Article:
- The Washington Times - Sunday, February 23, 2003

SEOUL, South Korea, Feb. 23 (UPI) — Amid mounting tensions over North Korea's nuclear ambitions, a group of aging South Koreans traveled to North Korea Sunday to meet with long-lost relatives.

The 99 South Koreans, most of them in their 70s or older, arrived in North Korea's sealed-off mountain resort using a newly-build road across the heavily armed border, instead of a sea route on cruise ship.

Families shed tears of joy when they were reunited with relatives they have not seen for a half century. They clutched each other, weeping and wailing, Seoul's televisions showed in a live broadcast from the North.

"Oh, my son. You are still alive," Park Kyu-sun, 76, cried as she embraced her 49-year-old son who was allegedly taken by North Koreans in 1972 while fishing in waters off the west coast. "Life was no better than death. The possibility that I might meet my sons was what sustained me," she told her long-lost son.

Like most of the North Korean family members who voiced political propaganda even at the highly emotional reunions, the son, Kim Tae-chun said he had "nothing to desire and was living happily" in the poverty-struck North.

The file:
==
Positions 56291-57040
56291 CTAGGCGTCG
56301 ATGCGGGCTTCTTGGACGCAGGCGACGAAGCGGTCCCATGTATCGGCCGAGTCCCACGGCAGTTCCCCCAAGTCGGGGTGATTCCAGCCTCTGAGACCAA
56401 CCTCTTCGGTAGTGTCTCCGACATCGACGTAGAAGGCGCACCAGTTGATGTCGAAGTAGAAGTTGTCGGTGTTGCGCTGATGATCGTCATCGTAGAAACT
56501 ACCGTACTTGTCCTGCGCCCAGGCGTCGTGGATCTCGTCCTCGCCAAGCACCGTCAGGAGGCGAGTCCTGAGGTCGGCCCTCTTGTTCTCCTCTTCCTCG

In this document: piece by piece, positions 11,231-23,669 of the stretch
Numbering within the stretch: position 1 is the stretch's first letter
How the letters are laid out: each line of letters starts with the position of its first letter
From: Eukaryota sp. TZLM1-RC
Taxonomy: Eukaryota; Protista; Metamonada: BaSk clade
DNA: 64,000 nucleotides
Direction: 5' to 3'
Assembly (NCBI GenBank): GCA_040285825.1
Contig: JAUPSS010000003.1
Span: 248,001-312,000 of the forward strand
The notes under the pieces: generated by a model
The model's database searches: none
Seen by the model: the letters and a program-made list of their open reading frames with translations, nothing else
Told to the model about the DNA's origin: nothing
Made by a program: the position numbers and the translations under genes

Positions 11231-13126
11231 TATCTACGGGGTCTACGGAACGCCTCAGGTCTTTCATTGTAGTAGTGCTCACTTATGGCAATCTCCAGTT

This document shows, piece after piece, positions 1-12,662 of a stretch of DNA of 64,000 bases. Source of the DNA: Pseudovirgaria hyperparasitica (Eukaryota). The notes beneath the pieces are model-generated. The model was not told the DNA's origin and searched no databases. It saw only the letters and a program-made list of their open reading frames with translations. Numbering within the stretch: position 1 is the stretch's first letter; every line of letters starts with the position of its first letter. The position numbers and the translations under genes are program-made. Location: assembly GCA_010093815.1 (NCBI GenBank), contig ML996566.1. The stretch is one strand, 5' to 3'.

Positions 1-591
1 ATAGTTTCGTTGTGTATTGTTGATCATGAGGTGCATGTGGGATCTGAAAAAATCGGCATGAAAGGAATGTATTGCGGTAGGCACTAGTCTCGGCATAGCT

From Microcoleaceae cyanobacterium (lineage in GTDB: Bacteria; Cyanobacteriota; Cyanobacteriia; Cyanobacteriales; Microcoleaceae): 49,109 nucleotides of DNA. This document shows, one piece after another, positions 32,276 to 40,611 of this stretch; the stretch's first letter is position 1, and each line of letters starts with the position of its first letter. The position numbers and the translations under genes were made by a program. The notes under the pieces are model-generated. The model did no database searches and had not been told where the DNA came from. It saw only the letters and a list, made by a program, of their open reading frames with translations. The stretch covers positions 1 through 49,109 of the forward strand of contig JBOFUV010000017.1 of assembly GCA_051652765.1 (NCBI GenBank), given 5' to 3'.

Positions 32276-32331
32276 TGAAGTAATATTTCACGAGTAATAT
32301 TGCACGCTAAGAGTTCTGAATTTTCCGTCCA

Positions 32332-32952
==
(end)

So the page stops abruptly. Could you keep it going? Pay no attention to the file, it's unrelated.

Kim is among 7,034 people allegedly kidnapped by North Korea. The South Korean government also says it has a list of 351 South Korean prisoners of war presumed to be alive in the North.

Family reunions, the most tangible fruit of improved inter-Korean relations, have taken place a total of six times since the 2000 summit of their leaders. The 99 South Koreans would spend more time together with North Korean relatives before parting again Monday morning.

Millions of North Korean natives fled to the South after the peninsula was split into the communist North and the capitalist South in 1945. Thousands of South Koreans also went to the North during the war, many of them drafted into the communist country's army.

Sunday's emotional reunions were overshadowed by an international standoff over North Korea's suspected nuclear weapons programs. South Koreans who have relatives in the North express hope that the family reunions and other inter-Korean reconciliation evens would ease tensions on the peninsula.

Despite its nuclear standoff, North Korea has actively pushed reconciliation with South Korea.

On Sunday, the North allowed 200 South Korean tourists to travel across the heavily armed border on the new road, marking the first overland route between the two Koreas since 1945.

In another reconciliation sign, North Korea expressed a rare condolence to South Korea over a subway fire that killed at least 133 people in Daegu.

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